As many as four out five holidaymakers taking all-inclusive breaks end up paying for items they expected to be covered as part of their package, according to a Post Office study.
The study of all-inclusive holidaymakers found 94% thought all meals in restaurants would be included in their deal. But a survey of 54 hotels in 24 destinations found 65% charged extra or imposed restrictions on the use of a-la-carte restaurants.
One in five of the holidaymakers asked by researchers on behalf of Post Office Holiday Money reported paying extra for a-la-carte meals during their all-inclusive break.
The study estimates the total bill for extra spending on food at £20.8 million, based on an average cost of a meal of £21 per person in the hotels surveyed.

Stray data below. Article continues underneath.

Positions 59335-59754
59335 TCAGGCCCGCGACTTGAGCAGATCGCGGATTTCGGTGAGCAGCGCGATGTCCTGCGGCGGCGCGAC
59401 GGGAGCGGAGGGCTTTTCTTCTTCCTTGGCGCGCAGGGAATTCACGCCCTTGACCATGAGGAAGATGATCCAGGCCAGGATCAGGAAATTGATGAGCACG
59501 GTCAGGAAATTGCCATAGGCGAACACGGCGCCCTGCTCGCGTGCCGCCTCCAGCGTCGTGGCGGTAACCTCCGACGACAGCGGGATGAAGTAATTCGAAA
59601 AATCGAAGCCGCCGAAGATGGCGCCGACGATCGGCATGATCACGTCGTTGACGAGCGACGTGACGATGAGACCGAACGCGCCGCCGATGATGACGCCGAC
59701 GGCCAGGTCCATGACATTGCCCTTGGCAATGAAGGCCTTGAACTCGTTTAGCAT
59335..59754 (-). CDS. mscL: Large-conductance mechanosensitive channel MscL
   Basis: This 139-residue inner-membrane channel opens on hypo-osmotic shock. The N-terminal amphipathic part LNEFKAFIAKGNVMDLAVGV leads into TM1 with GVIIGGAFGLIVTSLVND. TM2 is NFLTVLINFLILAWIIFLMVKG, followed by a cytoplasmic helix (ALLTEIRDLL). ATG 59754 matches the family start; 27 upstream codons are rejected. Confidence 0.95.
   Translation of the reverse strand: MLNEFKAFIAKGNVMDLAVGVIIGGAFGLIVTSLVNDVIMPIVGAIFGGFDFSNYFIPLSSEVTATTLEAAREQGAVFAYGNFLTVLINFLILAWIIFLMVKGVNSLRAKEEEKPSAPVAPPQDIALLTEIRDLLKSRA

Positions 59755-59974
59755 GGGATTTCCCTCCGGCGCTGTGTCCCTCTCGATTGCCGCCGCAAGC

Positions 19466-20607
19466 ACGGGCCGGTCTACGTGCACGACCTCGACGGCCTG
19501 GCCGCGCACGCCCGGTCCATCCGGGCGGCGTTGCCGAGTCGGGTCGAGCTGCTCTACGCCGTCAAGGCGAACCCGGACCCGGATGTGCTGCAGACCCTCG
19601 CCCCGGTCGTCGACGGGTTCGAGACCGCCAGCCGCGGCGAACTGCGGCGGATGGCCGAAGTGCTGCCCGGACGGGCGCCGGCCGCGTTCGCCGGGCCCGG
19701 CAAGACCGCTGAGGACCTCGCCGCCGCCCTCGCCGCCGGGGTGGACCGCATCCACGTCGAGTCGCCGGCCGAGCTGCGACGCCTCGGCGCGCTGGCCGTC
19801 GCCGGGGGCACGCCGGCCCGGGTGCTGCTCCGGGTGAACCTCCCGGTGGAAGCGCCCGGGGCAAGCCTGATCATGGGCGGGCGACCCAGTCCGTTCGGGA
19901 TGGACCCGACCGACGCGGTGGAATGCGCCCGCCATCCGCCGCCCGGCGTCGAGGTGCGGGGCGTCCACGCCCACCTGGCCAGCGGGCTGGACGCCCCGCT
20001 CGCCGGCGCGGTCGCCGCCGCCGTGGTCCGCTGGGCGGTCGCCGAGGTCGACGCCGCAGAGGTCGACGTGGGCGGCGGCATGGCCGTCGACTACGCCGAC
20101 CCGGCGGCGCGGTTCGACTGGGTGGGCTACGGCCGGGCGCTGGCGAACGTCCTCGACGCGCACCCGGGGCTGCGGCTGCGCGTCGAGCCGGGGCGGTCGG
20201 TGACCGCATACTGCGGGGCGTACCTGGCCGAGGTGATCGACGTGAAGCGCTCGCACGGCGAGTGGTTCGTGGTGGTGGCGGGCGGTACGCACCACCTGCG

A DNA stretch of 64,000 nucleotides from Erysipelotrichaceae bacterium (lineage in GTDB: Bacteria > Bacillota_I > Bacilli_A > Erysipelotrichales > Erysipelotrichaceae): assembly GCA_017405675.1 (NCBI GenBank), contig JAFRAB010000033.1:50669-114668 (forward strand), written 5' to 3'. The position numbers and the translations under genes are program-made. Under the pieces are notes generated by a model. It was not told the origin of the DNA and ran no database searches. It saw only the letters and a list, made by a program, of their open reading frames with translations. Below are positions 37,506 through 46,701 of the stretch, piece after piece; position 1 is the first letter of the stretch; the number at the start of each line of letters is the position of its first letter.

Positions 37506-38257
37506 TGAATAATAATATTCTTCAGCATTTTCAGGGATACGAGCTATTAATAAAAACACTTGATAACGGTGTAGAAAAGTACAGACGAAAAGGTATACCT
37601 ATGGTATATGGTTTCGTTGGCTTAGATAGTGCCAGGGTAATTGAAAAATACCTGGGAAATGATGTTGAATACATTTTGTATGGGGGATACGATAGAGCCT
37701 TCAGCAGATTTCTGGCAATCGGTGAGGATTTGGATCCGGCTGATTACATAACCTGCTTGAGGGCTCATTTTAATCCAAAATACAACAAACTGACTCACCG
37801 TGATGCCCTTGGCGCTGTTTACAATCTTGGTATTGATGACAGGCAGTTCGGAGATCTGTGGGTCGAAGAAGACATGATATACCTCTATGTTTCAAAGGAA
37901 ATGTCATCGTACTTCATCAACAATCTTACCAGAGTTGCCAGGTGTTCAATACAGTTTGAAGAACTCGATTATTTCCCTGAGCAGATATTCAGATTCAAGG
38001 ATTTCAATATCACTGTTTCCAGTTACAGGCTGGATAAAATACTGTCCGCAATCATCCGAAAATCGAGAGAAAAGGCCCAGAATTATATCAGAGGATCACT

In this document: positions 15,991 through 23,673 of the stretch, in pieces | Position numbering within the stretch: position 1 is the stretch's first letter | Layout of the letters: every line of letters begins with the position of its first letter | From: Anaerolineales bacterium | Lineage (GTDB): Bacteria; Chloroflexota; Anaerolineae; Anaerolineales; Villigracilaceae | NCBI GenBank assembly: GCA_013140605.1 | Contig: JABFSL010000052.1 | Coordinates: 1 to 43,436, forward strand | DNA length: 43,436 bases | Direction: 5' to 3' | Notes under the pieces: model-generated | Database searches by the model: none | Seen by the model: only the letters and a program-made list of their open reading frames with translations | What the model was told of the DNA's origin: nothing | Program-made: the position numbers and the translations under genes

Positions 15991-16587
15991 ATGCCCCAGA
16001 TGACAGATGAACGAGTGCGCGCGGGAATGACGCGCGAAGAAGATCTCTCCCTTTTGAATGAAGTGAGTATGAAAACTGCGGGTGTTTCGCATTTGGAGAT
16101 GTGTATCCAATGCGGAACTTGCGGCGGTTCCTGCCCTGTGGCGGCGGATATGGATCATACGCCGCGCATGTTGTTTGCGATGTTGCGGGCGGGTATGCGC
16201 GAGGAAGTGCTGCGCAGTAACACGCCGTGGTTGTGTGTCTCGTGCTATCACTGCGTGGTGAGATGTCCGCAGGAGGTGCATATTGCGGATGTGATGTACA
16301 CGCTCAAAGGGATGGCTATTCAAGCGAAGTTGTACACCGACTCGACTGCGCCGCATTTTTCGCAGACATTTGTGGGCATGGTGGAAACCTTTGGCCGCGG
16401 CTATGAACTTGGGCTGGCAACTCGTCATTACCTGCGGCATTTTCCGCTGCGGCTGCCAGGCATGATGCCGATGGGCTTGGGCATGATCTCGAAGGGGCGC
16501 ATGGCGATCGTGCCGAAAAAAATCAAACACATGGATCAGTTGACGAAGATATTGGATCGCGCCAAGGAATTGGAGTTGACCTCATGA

The Post Office Travel Money also found many travellers expect items such as non-alcoholic drinks, internet access and mini bars to be free as part of all-inclusive packages. But some travellers had to pay.
Head of Post Office Travel Money Sarah Munro said: "Although it is perfectly possible to stick to all-inclusive deals, our research found in practice only 20% of holidaymakers actually spent nothing extra on their trip. Finding out the costs before you go is difficult. The best advice is to check the small print carefully before booking to see what is included."
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